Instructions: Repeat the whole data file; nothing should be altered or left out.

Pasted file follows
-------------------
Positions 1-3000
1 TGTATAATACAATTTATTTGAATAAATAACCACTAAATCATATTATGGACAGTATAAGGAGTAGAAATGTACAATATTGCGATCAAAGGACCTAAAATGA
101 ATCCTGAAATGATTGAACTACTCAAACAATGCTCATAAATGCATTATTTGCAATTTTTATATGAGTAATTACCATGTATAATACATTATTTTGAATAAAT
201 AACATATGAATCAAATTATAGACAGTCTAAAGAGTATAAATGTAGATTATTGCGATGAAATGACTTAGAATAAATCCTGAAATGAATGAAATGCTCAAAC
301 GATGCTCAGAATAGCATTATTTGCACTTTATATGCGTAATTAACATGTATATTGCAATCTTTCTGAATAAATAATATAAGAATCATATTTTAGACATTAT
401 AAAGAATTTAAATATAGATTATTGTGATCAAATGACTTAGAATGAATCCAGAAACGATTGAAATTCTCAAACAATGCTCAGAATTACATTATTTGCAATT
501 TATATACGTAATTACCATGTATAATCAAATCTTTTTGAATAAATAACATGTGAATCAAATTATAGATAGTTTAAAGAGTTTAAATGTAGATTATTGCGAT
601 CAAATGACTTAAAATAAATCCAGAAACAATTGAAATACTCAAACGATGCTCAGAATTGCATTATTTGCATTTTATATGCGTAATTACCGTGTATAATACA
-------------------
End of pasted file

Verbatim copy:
Positions 1-3000
1 TGTATAATACAATTTATTTGAATAAATAACCACTAAATCATATTATGGACAGTATAAGGAGTAGAAATGTACAATATTGCGATCAAAGGACCTAAAATGA
101 ATCCTGAAATGATTGAACTACTCAAACAATGCTCATAAATGCATTATTTGCAATTTTTATATGAGTAATTACCATGTATAATACATTATTTTGAATAAAT
201 AACATATGAATCAAATTATAGACAGTCTAAAGAGTATAAATGTAGATTATTGCGATGAAATGACTTAGAATAAATCCTGAAATGAATGAAATGCTCAAAC
301 GATGCTCAGAATAGCATTATTTGCACTTTATATGCGTAATTAACATGTATATTGCAATCTTTCTGAATAAATAATATAAGAATCATATTTTAGACATTAT
401 AAAGAATTTAAATATAGATTATTGTGATCAAATGACTTAGAATGAATCCAGAAACGATTGAAATTCTCAAACAATGCTCAGAATTACATTATTTGCAATT
501 TATATACGTAATTACCATGTATAATCAAATCTTTTTGAATAAATAACATGTGAATCAAATTATAGATAGTTTAAAGAGTTTAAATGTAGATTATTGCGAT
601 CAAATGACTTAAAATAAATCCAGAAACAATTGAAATACTCAAACGATGCTCAGAATTGCATTATTTGCATTTTATATGCGTAATTACCGTGTATAATACA